By Beth David, Editor
The dogs weren’t there (to the deep disappointment of this reporter), but plenty of human brass and supporters showed up to celebrate the graduation of two dogs from the Bristol County Sheriff’s Office Basic K-9 Narcotics Detection Academy last Friday, 12/3/21. The graduates included the members of Fairhaven’s brand new K9 unit: K9 Blue and his handler, Officer Jillian Jodoin; and BCSO’s K9 Robika and handler Officer Filipe DaSilva.
The 10-week academy trained the dogs to search for and detect narcotics, and taught the officers to be handlers. Officer Jodoin will go back to patrol, but she and Blue will continue training monthly with the BCSO.
Fairhaven Police Chief Michael Myers and Capt. Michael Botelho said that Blue will be trained in one more specialty, and will also be a comfort dog. They said they would like him to be trained to track, to look for people who are missing.
Chief Myers said having a narcotics detection dog is a “great asset.” The K9 can alert police if someone is concealing illegal drugs. He said the alert from the dog gives police probable cause to search someone or get a search warrant.
He will also be used at the schools to sniff lockers, a practice that has become routine in public schools.
Blue will also be a comfort dog, to help in the schools and police officers after traumatic events. He has already been to long term care facilities and other housing complexes, said the chief.
Chief Myers said that the department has been called on more often to help find people with special needs.
Sheriff Thomas Hodgson told the crowd that it was a “big event.”
He said it is a “difficult, difficult job. It takes a lot of work on the part of the handlers, on the part of the trainers.”
He also said that law enforcement is unfairly judged in the current political climate.
“There is no greater calling and frankly is no greater sacrifice than what you put in every day,” said Sheriff Hodgson.
After the ceremony, Sheriff Hodgson said that the BCSO academies are at no charge to local communities. Not only do they save for the cost of the academy, but they save travel costs and time by not having to go to Boston.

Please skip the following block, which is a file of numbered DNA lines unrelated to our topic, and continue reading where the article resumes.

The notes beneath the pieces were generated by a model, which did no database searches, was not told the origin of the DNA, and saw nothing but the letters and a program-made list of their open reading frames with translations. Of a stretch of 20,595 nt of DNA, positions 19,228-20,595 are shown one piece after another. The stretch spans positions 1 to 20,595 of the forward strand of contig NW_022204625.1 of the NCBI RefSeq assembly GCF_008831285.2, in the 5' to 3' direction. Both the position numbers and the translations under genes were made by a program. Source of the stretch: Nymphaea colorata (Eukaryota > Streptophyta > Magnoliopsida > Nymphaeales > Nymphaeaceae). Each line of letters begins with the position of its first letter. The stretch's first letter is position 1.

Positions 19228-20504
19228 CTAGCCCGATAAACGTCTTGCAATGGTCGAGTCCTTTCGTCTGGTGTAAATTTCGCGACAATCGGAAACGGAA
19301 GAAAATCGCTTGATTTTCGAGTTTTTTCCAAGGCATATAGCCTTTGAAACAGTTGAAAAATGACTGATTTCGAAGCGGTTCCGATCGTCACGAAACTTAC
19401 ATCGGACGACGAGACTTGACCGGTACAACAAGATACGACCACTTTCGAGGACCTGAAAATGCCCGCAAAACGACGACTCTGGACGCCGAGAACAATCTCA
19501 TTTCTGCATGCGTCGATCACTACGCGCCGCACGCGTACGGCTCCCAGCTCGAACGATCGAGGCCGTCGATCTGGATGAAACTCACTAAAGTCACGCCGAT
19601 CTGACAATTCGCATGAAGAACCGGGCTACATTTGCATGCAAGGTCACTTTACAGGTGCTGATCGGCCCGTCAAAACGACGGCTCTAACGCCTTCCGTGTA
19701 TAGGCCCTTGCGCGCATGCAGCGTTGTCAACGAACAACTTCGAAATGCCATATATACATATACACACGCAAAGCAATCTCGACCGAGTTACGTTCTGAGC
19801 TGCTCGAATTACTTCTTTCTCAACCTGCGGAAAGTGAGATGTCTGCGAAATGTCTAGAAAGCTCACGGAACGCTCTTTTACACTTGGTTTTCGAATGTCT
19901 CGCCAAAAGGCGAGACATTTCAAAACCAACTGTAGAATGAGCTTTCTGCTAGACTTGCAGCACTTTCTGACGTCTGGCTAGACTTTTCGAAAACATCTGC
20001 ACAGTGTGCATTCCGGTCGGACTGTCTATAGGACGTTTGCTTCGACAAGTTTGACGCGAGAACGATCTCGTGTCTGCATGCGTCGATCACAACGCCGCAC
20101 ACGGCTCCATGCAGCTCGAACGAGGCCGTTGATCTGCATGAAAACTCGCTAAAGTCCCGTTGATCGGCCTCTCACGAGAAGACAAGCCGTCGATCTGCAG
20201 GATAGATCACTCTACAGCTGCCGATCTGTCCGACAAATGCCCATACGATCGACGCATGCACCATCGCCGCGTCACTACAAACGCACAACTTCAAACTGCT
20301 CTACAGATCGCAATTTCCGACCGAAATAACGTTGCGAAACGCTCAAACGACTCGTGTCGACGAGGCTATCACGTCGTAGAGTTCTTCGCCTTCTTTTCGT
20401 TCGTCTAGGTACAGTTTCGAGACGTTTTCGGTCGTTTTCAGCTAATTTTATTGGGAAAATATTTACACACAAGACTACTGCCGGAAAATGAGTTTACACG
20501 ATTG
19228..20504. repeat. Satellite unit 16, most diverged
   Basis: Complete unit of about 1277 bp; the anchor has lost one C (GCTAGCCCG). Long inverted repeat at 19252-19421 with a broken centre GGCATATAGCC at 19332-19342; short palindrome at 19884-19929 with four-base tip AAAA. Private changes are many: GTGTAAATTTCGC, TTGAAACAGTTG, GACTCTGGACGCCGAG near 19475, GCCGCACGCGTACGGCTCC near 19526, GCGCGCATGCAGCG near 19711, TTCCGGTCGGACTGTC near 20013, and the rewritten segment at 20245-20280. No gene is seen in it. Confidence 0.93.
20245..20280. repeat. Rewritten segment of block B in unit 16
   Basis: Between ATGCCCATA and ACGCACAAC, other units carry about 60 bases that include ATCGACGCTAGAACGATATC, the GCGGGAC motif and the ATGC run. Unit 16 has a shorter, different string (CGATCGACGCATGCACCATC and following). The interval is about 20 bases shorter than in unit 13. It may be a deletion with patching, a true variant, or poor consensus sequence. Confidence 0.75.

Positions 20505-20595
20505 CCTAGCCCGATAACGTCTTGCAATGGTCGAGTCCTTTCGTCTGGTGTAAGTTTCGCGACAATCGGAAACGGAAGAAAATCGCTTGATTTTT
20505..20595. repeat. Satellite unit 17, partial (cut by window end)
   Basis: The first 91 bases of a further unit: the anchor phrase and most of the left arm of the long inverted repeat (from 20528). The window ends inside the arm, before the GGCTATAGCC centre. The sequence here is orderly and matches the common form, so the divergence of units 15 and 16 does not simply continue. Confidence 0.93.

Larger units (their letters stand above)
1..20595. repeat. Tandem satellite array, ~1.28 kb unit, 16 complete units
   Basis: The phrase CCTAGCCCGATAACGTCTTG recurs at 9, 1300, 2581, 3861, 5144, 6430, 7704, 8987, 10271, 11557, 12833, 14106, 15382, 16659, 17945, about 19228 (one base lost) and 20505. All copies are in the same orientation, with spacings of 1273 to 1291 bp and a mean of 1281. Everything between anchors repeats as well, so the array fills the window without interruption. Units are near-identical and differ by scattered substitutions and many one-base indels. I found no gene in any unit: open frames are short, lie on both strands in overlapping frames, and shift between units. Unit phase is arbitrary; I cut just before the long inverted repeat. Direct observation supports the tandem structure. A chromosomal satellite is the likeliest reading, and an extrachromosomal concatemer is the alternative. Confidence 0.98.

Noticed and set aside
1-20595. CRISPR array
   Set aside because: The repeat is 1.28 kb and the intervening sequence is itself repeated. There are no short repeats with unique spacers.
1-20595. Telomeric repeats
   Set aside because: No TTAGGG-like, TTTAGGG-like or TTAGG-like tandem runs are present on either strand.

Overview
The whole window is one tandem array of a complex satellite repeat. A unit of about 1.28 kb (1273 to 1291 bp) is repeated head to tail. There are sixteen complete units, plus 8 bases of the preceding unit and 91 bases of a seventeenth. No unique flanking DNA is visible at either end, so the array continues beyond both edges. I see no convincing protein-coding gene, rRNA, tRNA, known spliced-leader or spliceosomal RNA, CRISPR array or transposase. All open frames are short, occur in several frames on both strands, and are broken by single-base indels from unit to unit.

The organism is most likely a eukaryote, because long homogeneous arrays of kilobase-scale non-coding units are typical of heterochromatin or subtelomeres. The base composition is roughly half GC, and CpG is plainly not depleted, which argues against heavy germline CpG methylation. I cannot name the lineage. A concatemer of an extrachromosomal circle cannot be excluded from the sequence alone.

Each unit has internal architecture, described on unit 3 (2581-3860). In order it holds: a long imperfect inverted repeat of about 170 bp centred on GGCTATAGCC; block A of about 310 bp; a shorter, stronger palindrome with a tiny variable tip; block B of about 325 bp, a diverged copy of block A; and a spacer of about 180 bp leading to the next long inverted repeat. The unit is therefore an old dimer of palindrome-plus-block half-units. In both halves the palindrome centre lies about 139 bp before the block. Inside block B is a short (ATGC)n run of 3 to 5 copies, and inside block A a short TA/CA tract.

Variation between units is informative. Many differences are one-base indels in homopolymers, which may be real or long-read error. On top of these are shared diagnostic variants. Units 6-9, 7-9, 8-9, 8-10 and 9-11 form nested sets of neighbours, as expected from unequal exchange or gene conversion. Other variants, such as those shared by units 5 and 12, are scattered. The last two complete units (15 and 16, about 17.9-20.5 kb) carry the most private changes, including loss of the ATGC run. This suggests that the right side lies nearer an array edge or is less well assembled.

“What’s important is the partnership,” said Sheriff Hodgson. “If we learned anything post 911 it’s that we need to strengthen our partnerships.”
He said sharing resources saves the taxpayers money and increases standard operating procedures “all the way around.”
Chief Myers said Capt. Botelho was the driving force behind creating a K9 unit in Fairhaven. The BCSO made it possible, because going to Boston was not feasible. He said BCSO was right with them every step of the way no matter how many times they needed to call.
“They made it easy for us,” he said. “And paved the way.”
“We’re excited about this,” said Chief Myers. “I think the town of Fairhaven is excited. Officer Jodoin is excited. And every time I see Blue, he’s excited.”
He said the unit is a great asset to the town of Fairhaven and appreciated everybody’s support.
“I couldn’t ask for a better department,” said Officer Jodoin, adding it was not only a special moment for her, but for the department, and that it was truly an honor.
She said it was a lot of work, but she had the BCSO in her corner, and the instructors on “speed dial” to answer any questions she had. They let her know they were “personally invested” in her, she said.
“I can’t imagine my life without Blue in it,” said officer Jodoin. K9 Blue lives with Officer Jodoin.
Officer Jodoin also recognized Brian’s Car Care, that outfitted the K9 cruiser. She presented a plaque to Eric Brasil of Pet Supplies in Fairhaven, who has pledged to give Blue all his food at no charge to the town; and a plaque to the BCSO’s K9 Unit for their “vested interest in the foundation of the Fairhaven Police Department K9 Division and the success of Fairhaven Police Officer Jillian Jodoin and K9 Blue.”
Captain Paul Douglas of the BCSO said Officer Jodoin represents the K9 Unit “very well.”
“It’s a tough job. It’s not easy. But when the bell rings, every single K9 officer answers,” he said, adding that it is usually at 2 a.m. and “nothing good happens at 2 a.m.”
“Thank you for trusting us,” said Sgt. William Dillingham of the BCSO to Fairhaven. “She did a great job, was willing to learn, and was 100 percent into it.”
After the ceremony Officer Jodoin said she was “elated.”
“It’s been a long time,” she said.
So far, she has only observed at school searches, and has participated in training searches.
She will go back to regular patrols and will have Blue with her.
And she’ll be ready when they call her and Blue out, whenever that is.
To learn more about Officer Jodoin and Blue, follow them on Facebook: “Fairhaven Police Department K9 Unit.”
Click here to download the entire 12/9/21 issue: 12-09-21 BenoitSqSanta
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